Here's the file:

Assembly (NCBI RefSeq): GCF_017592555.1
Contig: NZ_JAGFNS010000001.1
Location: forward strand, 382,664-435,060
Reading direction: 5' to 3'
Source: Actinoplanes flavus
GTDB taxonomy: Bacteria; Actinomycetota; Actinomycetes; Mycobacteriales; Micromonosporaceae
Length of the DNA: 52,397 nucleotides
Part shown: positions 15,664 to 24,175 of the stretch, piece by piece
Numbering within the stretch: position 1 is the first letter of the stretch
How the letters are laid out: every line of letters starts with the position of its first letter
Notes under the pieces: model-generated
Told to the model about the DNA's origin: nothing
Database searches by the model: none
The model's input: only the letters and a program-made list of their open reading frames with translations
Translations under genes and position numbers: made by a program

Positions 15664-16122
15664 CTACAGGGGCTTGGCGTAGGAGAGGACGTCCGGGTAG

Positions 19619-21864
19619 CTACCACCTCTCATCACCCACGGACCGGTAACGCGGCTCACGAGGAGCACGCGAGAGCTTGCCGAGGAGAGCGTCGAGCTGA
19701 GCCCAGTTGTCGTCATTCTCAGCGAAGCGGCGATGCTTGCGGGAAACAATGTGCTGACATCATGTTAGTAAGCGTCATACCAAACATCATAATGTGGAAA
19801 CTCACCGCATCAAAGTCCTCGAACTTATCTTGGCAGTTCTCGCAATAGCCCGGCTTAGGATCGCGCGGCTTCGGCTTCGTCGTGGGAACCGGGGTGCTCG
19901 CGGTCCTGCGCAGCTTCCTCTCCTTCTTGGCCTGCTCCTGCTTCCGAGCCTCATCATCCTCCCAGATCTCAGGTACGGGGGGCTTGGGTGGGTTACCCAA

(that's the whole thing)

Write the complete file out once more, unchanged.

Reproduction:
Assembly (NCBI RefSeq): GCF_017592555.1
Contig: NZ_JAGFNS010000001.1
Location: forward strand, 382,664-435,060
Reading direction: 5' to 3'
Source: Actinoplanes flavus
GTDB taxonomy: Bacteria; Actinomycetota; Actinomycetes; Mycobacteriales; Micromonosporaceae
Length of the DNA: 52,397 nucleotides
Part shown: positions 15,664 to 24,175 of the stretch, piece by piece
Numbering within the stretch: position 1 is the first letter of the stretch
How the letters are laid out: every line of letters starts with the position of its first letter
Notes under the pieces: model-generated
Told to the model about the DNA's origin: nothing
Database searches by the model: none
The model's input: only the letters and a program-made list of their open reading frames with translations
Translations under genes and position numbers: made by a program

Positions 15664-16122
15664 CTACAGGGGCTTGGCGTAGGAGAGGACGTCCGGGTAG

Positions 19619-21864
19619 CTACCACCTCTCATCACCCACGGACCGGTAACGCGGCTCACGAGGAGCACGCGAGAGCTTGCCGAGGAGAGCGTCGAGCTGA
19701 GCCCAGTTGTCGTCATTCTCAGCGAAGCGGCGATGCTTGCGGGAAACAATGTGCTGACATCATGTTAGTAAGCGTCATACCAAACATCATAATGTGGAAA
19801 CTCACCGCATCAAAGTCCTCGAACTTATCTTGGCAGTTCTCGCAATAGCCCGGCTTAGGATCGCGCGGCTTCGGCTTCGTCGTGGGAACCGGGGTGCTCG
19901 CGGTCCTGCGCAGCTTCCTCTCCTTCTTGGCCTGCTCCTGCTTCCGAGCCTCATCATCCTCCCAGATCTCAGGTACGGGGGGCTTGGGTGGGTTACCCAA